how we as students can live our
lives, and how we can be safe,
responsible and moderate about
it," Mahanti said.
"Tailgating has been an asset to
this town's popularity, business,
as well as the mental wellbeing of
its residents," Juanico said.
So far, more than 5,000 people
have been informed of the event
through a Facebook group and
more than 1,200 are confirmed
to participate, according to
Juanico.
But the protest is not limited
to students. Juanico said local
businesses, alumni and musicians
have also taken interest in the
cause.
City Councilmember Stephen
Rapundalo (D-Ward 2) disagreed
with the students' claims. He said
the Ann Arbor Police Department
notified him of possible safety
problems.
"The police have identified a
very acute public safety issue in
thatspecific geographic location,"
Rapundalo said.
Rapundalo said the behav-
ior seemed quite worrisome. He
added that the city has no inten-
tion of banning tailgates, but that
rules and regulations need to be
enforced.
Hieftje agreed that restrictions
should be put in place, but also
said he understood the need for
compromise.
"The city is just workingwithin
its ordinances and within its own
guidelines on this," Hieftje said.
"And I think there are certainly
some agreements that can be
made and some common ground
to be found."
In an interview after the meet-
ing, LSA junior Kelly Mason, cam-
paigns chair of the group, said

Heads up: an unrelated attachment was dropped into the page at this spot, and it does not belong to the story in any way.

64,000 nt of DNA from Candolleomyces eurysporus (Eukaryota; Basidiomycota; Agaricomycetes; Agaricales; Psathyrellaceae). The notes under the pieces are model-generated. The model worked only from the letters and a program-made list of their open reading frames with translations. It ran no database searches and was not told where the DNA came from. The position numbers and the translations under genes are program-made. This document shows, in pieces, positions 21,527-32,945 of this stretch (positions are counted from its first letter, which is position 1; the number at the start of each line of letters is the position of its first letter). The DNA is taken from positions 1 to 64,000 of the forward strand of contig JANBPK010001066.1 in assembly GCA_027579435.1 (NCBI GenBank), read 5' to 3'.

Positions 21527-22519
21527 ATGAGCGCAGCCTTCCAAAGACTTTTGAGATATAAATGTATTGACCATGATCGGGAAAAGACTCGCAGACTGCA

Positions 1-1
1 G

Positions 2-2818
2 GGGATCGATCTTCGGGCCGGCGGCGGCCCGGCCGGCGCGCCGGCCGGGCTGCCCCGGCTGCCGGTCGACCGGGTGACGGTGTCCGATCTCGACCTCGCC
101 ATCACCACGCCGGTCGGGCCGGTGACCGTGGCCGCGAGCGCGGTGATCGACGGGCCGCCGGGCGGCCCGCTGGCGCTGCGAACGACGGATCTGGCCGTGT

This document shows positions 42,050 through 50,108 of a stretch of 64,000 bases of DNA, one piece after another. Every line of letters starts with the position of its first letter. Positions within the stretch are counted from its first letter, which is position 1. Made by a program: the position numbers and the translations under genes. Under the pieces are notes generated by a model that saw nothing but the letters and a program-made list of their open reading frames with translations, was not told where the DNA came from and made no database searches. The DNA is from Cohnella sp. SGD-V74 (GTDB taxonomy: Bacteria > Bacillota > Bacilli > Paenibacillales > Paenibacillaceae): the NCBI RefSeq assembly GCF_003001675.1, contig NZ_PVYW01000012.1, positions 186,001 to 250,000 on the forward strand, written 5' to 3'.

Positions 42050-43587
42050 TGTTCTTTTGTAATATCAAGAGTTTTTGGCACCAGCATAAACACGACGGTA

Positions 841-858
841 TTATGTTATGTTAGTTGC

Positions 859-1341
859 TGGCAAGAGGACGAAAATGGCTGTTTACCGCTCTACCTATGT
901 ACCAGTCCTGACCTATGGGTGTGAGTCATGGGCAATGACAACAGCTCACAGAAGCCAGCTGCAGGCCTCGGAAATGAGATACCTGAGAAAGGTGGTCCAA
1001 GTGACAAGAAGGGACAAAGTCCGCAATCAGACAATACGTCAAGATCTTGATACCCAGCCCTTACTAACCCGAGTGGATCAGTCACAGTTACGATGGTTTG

Chaffin's expression of his views
created internal tension.
She added that Chaffin ran
unopposed for the position, caus-
ing some in the group to question
his ability.
"It is important for the chair to
represent the whole party's plat-
form," she said. "The club was
divided in where they wanted to
stand."
Mason said she was glad the
divide in the club was resolved in
a civil manner and added that she
believes the club is headed in "the
right direction now."
"It's kind of a shame because
of his hard work and dedication,
although misguided at times," she
said.

State budget still in flux

Less than four weeks
to agree to tax raises
or deep spending cuts
LANSING, Mich. (AP) - Michi-
gan lawmakers are scheduled to
return to work today with unfin-
ished business on the next state
budget, including decisions about
funding for schools.
State government is operating
under a temporary budget that
expires at the end of the month.
That gives lawmakers less than
four weeks to decide whether they
should agree to deep spending cuts.
or raise taxes and spend more fed-
eral stimulus money.
Indecision last week caused the
Michigan Legislature to miss its
annual budget-balancing deadline
for the second time in three years.
A continuation budget for state
departments was approved less
than two hours into a partial gov-
ernment shutdown.
But no budgetis inplace forK-12
schools. The Michigan Depart-
ment of Education said yesterday
that without a state budget it can't